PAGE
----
Four in five people would back rules to simplify procedures for grieving families struggling to close loved ones’ accounts after they die, a survey has found.
Some 80% of adults want utility companies, banks, mobile phone and other service providers to comply with an industry-wide bereavement standard, according to a poll of 2,086 UK adults.
This would require service providers to treat grieving families more compassionately and speed up and simplify end-of-life administration, at a time when the coronavirus pandemic is causing excess deaths.
The YouGov survey was carried out in September on behalf of the bereavement standard campaign, led by Vicky Wilson and her mother Julie, and the charity Cruse Bereavement Care.
In addition, almost 90,000 people have signed an online Change.org petition for the Government to introduce a standard, while an early day motion has received cross-party support from 50 MPs.
Ms Wilson, from Easington, County Durham, spent six weeks trying to close around 15 of her grandmother June’s accounts after she died in September last year.
The 33-year-old called the arduous process, which involved waiting in phone queues for hours and fielding calls for documents, “an unnecessary and stressful burden”.
She said: “This research shows that the British public have had enough of bereavement bureaucracy and want companies to improve their treatment of grieving families and to speed up and simplify their processes.
“We urge the Government to listen to the public and to back our calls, which are supported by dozens of organisations, regulators, companies and charities, for a new bereavement standard.”
On average, individuals have up to 20 utility, banking, mobile, broadband, TV subscription and other household service accounts which need to be closed when they die.
The Tell us Once service, introduced in 2011, enables families to report a death to multiple Government and public organisations at once, while a Death Notification Service also helps people notify financial services companies and is planning to expand to utility companies this year.
But there is no equivalent across the board for private companies.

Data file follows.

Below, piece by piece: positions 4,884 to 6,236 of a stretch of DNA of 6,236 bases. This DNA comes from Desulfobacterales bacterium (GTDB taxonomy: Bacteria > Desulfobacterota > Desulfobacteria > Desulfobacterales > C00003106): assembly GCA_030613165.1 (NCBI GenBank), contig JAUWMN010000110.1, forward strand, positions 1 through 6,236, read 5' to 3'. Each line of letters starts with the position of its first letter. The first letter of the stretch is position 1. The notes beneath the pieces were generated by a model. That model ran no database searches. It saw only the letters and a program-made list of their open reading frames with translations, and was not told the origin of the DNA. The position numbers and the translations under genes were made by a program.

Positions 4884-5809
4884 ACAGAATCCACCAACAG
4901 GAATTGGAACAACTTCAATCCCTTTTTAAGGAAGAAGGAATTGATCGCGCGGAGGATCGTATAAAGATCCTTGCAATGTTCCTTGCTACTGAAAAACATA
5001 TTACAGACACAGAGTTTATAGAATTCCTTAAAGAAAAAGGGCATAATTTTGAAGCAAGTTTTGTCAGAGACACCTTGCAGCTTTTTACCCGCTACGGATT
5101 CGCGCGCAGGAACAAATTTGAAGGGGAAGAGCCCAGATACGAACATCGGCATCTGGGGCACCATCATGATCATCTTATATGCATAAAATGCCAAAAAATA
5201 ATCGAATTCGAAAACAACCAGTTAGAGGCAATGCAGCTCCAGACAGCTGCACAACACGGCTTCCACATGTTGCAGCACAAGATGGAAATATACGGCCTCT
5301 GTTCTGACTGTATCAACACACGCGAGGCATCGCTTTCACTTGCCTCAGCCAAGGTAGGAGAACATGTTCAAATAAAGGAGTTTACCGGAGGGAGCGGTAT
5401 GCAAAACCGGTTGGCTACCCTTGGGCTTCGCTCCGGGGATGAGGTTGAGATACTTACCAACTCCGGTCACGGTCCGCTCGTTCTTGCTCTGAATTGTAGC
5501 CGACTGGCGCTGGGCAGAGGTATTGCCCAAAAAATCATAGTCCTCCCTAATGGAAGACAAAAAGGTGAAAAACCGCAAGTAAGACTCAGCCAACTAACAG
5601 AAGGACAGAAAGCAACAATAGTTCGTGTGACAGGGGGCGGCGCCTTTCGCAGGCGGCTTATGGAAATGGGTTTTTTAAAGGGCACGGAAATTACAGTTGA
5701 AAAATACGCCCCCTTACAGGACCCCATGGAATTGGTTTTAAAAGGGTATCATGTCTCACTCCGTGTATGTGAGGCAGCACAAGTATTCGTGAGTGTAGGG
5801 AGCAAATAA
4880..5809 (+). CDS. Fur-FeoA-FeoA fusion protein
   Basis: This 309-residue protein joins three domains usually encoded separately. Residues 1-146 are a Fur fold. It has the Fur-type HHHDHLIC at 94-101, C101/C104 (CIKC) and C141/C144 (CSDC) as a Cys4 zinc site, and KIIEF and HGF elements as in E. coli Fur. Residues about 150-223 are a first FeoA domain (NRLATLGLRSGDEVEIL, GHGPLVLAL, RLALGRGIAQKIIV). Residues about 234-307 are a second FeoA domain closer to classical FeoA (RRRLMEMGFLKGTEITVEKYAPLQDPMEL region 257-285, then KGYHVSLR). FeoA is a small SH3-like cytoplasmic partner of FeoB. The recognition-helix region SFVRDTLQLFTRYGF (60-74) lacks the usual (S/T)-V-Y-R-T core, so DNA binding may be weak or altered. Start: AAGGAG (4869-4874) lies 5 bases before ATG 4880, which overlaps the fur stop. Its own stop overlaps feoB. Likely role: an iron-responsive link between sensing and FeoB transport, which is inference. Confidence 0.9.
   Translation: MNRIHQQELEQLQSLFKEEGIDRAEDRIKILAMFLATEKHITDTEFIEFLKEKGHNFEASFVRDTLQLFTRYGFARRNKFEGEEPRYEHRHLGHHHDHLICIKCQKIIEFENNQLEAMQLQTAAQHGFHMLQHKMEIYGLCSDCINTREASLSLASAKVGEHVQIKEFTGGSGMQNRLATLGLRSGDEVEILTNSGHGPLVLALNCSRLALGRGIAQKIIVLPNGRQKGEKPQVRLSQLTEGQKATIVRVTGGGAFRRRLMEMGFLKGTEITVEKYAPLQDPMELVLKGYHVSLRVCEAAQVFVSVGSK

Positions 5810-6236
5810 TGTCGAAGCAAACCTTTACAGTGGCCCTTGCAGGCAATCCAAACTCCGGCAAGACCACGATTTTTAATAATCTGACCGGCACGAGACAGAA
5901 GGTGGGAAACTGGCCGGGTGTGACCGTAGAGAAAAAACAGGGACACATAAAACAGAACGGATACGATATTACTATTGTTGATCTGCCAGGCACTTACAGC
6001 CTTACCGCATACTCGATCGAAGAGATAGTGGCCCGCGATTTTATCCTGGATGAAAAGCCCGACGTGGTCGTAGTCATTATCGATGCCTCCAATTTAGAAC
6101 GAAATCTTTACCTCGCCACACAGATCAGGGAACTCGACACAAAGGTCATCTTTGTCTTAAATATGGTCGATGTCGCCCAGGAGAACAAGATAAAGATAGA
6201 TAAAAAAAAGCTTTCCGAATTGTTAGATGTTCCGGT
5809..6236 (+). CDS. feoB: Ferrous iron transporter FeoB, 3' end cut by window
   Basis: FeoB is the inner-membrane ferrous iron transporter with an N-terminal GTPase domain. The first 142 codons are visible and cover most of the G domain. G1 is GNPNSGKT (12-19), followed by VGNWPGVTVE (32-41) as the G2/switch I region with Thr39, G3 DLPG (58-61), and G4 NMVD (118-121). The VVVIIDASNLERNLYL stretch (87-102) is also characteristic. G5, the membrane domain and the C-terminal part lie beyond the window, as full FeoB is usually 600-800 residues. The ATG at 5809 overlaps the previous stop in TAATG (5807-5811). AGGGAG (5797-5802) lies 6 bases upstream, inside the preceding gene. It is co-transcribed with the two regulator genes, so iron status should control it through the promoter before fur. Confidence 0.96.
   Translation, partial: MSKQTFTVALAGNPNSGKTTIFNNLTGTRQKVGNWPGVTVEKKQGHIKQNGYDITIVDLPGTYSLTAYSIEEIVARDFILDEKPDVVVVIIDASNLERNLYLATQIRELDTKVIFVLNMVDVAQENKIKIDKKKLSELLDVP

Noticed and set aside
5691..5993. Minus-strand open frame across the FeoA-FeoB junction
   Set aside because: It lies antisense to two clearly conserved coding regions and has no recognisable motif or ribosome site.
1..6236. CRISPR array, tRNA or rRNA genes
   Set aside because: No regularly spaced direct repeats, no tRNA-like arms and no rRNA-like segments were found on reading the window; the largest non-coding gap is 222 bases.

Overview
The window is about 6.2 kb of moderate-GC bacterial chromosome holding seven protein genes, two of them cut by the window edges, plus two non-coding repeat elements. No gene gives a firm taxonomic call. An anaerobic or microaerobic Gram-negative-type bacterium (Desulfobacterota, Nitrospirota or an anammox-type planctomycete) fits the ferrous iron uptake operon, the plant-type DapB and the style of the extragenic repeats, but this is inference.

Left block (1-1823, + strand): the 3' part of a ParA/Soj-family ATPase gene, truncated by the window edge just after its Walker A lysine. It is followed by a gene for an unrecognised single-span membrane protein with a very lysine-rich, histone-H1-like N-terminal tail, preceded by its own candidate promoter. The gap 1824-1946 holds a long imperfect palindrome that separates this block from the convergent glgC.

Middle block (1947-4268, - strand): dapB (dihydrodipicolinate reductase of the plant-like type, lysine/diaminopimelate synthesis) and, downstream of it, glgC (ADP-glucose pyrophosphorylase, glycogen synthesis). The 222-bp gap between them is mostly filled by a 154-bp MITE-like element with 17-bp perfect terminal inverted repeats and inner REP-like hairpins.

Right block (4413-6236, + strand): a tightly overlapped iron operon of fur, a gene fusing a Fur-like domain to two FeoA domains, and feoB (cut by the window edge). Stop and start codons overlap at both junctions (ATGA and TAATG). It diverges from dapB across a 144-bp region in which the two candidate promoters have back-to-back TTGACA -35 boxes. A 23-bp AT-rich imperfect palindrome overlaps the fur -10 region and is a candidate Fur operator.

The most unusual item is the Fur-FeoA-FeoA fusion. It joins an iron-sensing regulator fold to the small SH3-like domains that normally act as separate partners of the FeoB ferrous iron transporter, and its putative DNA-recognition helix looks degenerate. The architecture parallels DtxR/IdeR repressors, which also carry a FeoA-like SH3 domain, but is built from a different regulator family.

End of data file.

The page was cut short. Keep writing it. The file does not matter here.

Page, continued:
The proposed standard would set a time limit for account closures, standardise paperwork, and ensure service providers have dedicated bereavement channels.
The survey found that 87% agree that companies should settle accounts and pay outstanding balances within an agreed time frame, and the same proportion agree paperwork should be standardised and digital documents accepted where possible.
Almost nine in 10 (89%) agree that providers should offer customers a bereavement channel and proper training for customer support staff.
Overall, 80% agreed with all three components of the proposed standard.
Steven Wibberley, chief executive of Cruse Bereavement Care, said: “This poll shows that companies need to up their game and allow bereaved families the time and space to grieve, instead of having to deal with endless paperwork and phone calls, which can increase the distress they are under at what is already an incredibly difficult time.”
Sarah Jones, owner of independent funeral directors Full Circle Funerals in Yorkshire, said: “In my experience, it is extremely difficult for families to manage all of the paperwork involved in closing their loved ones’ accounts.
“They find it bewildering and a bereavement standard would take a lot of the stress out of what is a harrowing situation.”
On Wednesday, more than 60 organisations, including some of the UK’s biggest banks and insurance companies, will take part in an online summit to discuss introducing a bereavement standard.
Ms Wilson said it is hugely encouraging to see the sector’s “main players” taking part, adding: “We hope it’s a sign of positive changes to come.”
Chris Pond, chairman of the Financial Inclusion Commission, who is chairing part of the summit, said: “Covid-19 is shining a light on some of the broken bereavement processes and I’m excited by the opportunity to pilot a new way of simplifying end-of-life account closure.”
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